7. Chewly

    john wick asian ver

    hahahaha his serious expression is very professional
  8. efficiency problems. expensive overheads 1st world problems
  9. 9.30am eat what shack shack? kumgong
  10. need to buy 5% REIT with $240k to get 1k interest monthly then added to BRS maybe can survive but inflation also
  11. SINGAPORE: An older person above 65 years old needs S$1,379 a month to meet his or her basic needs, according to a team of researchers from the Lee Kuan Yew School of Public Policy (LKYPP). This precise figure came from a study by the team led by Assistant Professor Ng Kok Hoe from LKYPP, National University of Singapore (NUS). They revealed their findings in a media release on Wednesday (May 22). The household budgets necessary to meet basic needs were S$1,379 per month for single elderly households, S$2,351 per month for elderly couples, and S$1,721 per month for a person aged 55 to 64 years old, the study said. Read more at
  12. China also has the same tech... This weapon has been there for many years liao...
  13. Yesterday
  14. The US military has a weapon that can cripple an entire country militarily and economically, without killing a single person. It is a missile that makes no sound, but fires its electromagnetic pulse cannon, sending a wave to the ground. That wave will fry all electronics and does not allow the enemy to fire guided missiles since the guidance system gets fried, and it cannot be shot down because it emits the electromagnetic waves as it flies, effectively knocking out any tracking or guidance system. Best of all, surge protectors will not work against the rays which hit far faster than the surge protectors can respond. From The Conservative Tribune Modern warfare calls for modern solutions. Gone are the days of the Cold War, when whoever could make the biggest bomb was considered the biggest kid on the block. Now, it’s all about fighting smarter. Enter the Counter-Electronics High Power Microwave Advanced Missile Project — or CHAMP for short. According to the Daily Mail, the missiles were tested back in 2012 before being adopted by the United States Air Force. Reportedly, 20 of these missiles have now been deployed. The weapons are loaded on B-52 bombers, and function like a cruise missile — but without the explosion. Instead, the CHAMP missile flies over a target and fires its electromagnetic pulse cannon, sending a wave to the ground. For electronics in the effective radius, it’s a death sentence. Surveillance systems, computers, cameras, and other electronics wouldn’t just be offline after this EMP blast — they would be completely destroyed. Well placed shots could shut down countries for months and would not require a follow-up invasion with troops. Two of the most vulnerable countries are North Korea and Iran, whose economies are already on shaky ground. This is something they should stop and think about before they start their saber-rattling again.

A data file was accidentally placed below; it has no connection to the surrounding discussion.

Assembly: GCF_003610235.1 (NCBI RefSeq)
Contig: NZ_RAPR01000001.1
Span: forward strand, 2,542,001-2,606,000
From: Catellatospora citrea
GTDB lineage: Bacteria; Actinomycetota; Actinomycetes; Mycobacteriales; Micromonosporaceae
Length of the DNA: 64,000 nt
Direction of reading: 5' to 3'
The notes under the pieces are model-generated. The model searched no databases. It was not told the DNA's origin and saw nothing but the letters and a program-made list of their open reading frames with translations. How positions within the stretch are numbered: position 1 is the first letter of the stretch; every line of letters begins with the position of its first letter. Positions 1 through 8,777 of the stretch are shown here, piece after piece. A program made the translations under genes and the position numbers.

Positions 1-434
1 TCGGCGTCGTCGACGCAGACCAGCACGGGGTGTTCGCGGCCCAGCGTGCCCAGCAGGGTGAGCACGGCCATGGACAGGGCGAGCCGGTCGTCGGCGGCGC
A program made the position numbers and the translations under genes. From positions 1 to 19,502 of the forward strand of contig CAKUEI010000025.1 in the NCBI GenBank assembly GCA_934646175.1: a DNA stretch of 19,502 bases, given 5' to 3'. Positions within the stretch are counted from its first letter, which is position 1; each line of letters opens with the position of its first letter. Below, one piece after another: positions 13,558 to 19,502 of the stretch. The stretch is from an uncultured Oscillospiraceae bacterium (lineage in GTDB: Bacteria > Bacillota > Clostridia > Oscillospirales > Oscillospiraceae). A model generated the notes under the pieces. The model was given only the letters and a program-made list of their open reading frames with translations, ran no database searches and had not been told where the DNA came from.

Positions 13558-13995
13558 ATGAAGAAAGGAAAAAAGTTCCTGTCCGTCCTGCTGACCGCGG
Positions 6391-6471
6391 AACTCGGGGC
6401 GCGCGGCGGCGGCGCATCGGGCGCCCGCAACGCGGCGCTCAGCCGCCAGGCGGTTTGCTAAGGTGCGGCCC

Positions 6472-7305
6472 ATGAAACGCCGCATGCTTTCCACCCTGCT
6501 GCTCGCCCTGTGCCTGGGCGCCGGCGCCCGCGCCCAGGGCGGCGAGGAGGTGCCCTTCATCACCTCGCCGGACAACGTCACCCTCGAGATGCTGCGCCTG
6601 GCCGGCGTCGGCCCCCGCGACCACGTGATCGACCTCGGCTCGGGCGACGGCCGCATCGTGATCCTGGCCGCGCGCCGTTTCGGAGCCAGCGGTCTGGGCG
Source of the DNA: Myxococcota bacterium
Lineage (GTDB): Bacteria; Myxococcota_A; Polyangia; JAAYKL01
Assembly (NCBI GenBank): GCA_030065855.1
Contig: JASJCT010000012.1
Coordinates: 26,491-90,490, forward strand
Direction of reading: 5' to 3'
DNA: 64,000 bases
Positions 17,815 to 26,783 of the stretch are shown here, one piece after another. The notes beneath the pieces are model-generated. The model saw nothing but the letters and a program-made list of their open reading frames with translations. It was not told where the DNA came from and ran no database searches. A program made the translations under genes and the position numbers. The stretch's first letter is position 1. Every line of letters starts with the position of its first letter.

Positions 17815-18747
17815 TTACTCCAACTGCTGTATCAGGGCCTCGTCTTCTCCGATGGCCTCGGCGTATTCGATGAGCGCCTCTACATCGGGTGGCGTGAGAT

15. TBH, M1 is one the best value ISP around, considering the price and the routing that you get to the web. it doesnt route u overseas and back if you visiting some local sites, cough cough ahem ahem si*gt*l .
  16. Ya... how come? Like intentional sabo...
  17. jialat this hot weather make prepared food spoil very fast
  1. Load more activity